Spring and Fall
To a Young Child
Márgarét, are you gríeving
Over Goldengrove unleaving?
Leáves, líke the things of man, you
With your fresh thoughts care for, can you?
Ah! ás the heart grows older
It will come to such sights colder
By and by, nor spare a sigh
Though worlds of wanwood leafmeal lie;
And yet you wíll weep and know why.
Now no matter, child, the name:
Sórrow's spríngs áre the same.
Nor mouth had, no nor mind, expressed
What heart heard of, ghost guessed:
It ís the blight man was born for,
It is Margaret you mourn for.
Gerard Manley Hopkins
Last Sunday the Old Testament reading was from Isaiah: "... No ear has ever heard, no eye ever seen.." so that sent me right into this poem. Because I am capable of paying attention to anything except the actual Mass. At least I finally achieved my goal of being like Vicky Austin, who can recite "The Blessed Damozel" in her head during church, because I do have "Spring and Fall" memorized (in fact that and "To An Athlete Dying Young" are my only surefire memory pieces).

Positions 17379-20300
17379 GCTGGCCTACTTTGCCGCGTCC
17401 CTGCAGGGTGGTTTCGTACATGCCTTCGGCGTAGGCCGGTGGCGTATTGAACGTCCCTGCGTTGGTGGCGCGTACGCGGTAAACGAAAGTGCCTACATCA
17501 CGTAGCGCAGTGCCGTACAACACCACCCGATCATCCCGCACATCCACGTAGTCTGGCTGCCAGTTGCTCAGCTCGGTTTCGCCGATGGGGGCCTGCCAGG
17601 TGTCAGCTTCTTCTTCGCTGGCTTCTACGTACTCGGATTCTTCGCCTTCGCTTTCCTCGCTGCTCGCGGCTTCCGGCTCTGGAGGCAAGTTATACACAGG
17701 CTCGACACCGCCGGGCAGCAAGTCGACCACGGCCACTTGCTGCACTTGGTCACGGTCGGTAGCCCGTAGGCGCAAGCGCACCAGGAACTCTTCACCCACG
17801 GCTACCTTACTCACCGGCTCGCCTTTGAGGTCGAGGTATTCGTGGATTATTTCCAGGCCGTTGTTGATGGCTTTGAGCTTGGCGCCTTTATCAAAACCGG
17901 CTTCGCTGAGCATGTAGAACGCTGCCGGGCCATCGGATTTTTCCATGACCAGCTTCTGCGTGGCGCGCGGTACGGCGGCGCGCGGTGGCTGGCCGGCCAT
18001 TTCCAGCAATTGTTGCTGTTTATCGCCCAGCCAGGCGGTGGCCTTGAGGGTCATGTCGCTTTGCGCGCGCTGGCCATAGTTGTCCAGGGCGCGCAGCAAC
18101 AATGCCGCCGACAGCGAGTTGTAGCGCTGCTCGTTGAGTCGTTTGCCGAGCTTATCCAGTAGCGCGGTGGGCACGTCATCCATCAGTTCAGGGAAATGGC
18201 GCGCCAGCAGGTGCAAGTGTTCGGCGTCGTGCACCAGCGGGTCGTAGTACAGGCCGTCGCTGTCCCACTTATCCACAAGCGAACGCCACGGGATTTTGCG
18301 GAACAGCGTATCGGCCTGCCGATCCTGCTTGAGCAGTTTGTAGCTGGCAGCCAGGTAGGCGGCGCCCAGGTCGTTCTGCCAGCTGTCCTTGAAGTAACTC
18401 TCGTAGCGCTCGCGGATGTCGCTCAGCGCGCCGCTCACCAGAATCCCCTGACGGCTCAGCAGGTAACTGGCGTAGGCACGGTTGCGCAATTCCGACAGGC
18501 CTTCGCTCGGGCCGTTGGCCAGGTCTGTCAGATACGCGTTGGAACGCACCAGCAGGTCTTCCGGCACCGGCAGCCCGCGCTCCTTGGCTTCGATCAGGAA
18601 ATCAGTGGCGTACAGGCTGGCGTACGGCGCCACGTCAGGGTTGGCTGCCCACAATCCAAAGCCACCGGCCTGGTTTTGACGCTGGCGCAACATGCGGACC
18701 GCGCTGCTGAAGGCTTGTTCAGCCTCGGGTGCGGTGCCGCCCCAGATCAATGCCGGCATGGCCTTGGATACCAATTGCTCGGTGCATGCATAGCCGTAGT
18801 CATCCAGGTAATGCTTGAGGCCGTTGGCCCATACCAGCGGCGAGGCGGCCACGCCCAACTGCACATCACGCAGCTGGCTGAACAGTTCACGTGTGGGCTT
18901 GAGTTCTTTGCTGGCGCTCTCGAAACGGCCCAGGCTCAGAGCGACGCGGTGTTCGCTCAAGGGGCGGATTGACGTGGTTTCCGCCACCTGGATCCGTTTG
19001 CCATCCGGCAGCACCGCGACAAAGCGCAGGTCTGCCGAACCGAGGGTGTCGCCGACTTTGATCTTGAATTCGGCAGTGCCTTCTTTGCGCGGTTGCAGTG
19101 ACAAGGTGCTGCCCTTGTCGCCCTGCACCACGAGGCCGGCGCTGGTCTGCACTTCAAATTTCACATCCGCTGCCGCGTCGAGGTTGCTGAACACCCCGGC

Tears were absolutely pouring down my cheeks. Why? I mean, we know it's not exactly difficult to open the MomVee faucets, but a navel-gazer like me can't help but stop and ponder this for a moment. Is it because the trees are in fact unleaving right now? Or because I haven't really thought of this poem since I got a Margaret of my very own?